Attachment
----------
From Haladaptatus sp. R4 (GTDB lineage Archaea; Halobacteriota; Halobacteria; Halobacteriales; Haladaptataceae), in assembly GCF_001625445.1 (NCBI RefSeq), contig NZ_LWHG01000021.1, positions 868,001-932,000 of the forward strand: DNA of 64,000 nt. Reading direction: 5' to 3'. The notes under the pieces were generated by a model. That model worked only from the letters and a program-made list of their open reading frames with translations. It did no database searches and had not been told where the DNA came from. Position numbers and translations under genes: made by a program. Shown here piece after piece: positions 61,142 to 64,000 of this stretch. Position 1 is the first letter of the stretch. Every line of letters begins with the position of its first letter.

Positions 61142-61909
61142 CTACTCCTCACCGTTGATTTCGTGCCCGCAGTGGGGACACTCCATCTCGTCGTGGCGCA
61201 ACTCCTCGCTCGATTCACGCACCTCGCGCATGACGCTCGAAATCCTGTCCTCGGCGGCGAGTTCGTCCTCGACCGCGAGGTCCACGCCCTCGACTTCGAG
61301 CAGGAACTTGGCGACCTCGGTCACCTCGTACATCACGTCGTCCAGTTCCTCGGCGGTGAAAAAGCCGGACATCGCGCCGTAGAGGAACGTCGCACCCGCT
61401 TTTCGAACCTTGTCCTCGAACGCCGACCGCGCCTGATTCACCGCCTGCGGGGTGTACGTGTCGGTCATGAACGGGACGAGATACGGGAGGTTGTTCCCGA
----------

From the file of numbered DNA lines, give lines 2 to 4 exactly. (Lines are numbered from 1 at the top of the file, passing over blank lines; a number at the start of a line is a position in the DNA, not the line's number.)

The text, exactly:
Positions 61142-61909
61142 CTACTCCTCACCGTTGATTTCGTGCCCGCAGTGGGGACACTCCATCTCGTCGTGGCGCA
61201 ACTCCTCGCTCGATTCACGCACCTCGCGCATGACGCTCGAAATCCTGTCCTCGGCGGCGAGTTCGTCCTCGACCGCGAGGTCCACGCCCTCGACTTCGAG